drafted 30 pages addressing the evidence as it related to the ALJ’s decision and the
Commissioner’s arguments. (Doc. 16). Plaintiff’s counsel claims he spent 27.7 hours
drafting the brief in support of the complaint, which was 20 pages long, and 15.4 hours
drafting the reply brief, which was 10 pages long. (Docs. 16; 26; 30, Ex. 2). This is
understandable considering that plaintiff’s counsel did not also claim additional time spent
reviewing or analyzing the record or performing legal research. Counsel for plaintiff
presented a four-part argument concerning the ALJ’s handling of opinion-evidence from a
treating ophthalmologist. (Doc. 16 at 14-20). Counsel for plaintiff asserts that analysis of
the facts in this case was especially difficult because they related to a visual impairment,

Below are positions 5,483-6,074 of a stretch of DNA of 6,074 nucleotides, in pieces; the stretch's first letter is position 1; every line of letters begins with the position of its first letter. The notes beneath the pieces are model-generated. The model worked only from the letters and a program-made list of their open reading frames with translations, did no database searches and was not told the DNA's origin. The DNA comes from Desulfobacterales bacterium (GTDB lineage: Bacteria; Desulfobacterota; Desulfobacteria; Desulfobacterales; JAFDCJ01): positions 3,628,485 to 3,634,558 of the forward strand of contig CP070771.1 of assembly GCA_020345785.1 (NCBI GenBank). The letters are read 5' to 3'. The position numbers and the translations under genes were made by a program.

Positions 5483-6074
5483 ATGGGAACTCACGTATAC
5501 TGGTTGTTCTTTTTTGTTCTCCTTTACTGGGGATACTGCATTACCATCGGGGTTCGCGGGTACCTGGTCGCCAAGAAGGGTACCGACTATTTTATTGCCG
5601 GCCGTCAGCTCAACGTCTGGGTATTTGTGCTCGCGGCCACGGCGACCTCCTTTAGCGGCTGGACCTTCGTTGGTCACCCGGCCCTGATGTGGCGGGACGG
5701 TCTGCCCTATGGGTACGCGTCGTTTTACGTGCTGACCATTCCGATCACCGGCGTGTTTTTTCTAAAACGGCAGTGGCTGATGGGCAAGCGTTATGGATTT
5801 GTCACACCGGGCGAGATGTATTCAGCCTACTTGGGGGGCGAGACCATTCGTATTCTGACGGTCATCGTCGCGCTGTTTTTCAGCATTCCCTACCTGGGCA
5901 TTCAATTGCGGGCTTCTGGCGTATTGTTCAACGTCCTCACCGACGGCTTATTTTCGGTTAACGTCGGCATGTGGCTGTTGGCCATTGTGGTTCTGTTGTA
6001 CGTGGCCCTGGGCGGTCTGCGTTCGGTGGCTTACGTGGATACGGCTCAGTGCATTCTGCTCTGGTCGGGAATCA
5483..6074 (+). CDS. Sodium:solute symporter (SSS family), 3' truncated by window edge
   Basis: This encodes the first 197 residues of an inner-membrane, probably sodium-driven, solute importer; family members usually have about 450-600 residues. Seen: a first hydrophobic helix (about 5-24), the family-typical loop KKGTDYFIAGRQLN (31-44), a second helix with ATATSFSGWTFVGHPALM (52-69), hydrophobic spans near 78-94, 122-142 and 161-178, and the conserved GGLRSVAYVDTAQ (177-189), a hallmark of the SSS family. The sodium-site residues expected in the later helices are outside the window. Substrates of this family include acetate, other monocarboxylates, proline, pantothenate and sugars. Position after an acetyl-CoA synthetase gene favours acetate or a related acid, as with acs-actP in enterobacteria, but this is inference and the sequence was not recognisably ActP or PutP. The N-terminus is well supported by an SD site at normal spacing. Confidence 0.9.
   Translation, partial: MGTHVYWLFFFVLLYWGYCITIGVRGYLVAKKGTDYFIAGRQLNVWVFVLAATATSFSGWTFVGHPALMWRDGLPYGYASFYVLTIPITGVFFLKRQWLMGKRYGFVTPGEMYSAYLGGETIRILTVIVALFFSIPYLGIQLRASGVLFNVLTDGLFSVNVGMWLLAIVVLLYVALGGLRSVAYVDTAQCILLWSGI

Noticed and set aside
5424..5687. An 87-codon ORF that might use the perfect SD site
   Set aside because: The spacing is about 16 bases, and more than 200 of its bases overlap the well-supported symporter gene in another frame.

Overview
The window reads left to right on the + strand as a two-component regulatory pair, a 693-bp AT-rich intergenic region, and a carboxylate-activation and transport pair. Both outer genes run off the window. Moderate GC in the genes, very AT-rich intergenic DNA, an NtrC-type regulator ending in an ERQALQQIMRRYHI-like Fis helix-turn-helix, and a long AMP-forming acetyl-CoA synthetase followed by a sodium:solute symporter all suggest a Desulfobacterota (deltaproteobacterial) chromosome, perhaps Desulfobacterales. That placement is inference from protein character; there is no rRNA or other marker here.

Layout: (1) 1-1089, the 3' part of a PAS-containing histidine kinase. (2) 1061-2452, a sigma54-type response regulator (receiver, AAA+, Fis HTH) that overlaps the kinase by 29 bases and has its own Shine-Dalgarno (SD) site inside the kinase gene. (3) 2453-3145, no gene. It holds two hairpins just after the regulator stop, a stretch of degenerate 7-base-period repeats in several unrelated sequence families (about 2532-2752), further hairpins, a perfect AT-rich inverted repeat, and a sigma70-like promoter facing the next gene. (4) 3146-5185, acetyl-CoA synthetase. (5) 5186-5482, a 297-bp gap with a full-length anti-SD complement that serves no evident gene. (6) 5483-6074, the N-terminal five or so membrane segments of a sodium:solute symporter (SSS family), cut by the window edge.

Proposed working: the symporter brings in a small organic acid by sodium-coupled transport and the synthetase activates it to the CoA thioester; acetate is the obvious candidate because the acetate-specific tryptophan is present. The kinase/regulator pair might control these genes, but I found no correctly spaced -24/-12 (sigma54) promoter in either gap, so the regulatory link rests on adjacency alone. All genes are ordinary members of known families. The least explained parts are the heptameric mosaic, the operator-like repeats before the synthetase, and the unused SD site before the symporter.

and counsel had to “spend hours researching the meaning of a variety of visual conditions
and treatments,” because visual-impairment medical records are not straightforward but
riddled with “abbreviations, dense reports, and terminology such as uveitis, photalgia,
scleral, and iridotomy.” (Doc. 32 at 5). Plaintiff’s counsel noted that eye doctors replace
words like “right, left or both, with ‘OD,’ OS,’ and ‘OU’” and “place plus and minus signs
before numbers to indicate results, each of which must be compared by a lay person to
tables and translations.” (Id.)
The Commissioner argues that 15.4 hours is excessive for a reply brief when
plaintiff’s counsel would have already been familiar with the legal and factual information
at issue. (Doc. 31 at 5-6). However, the reply brief is not simply a rehashing of the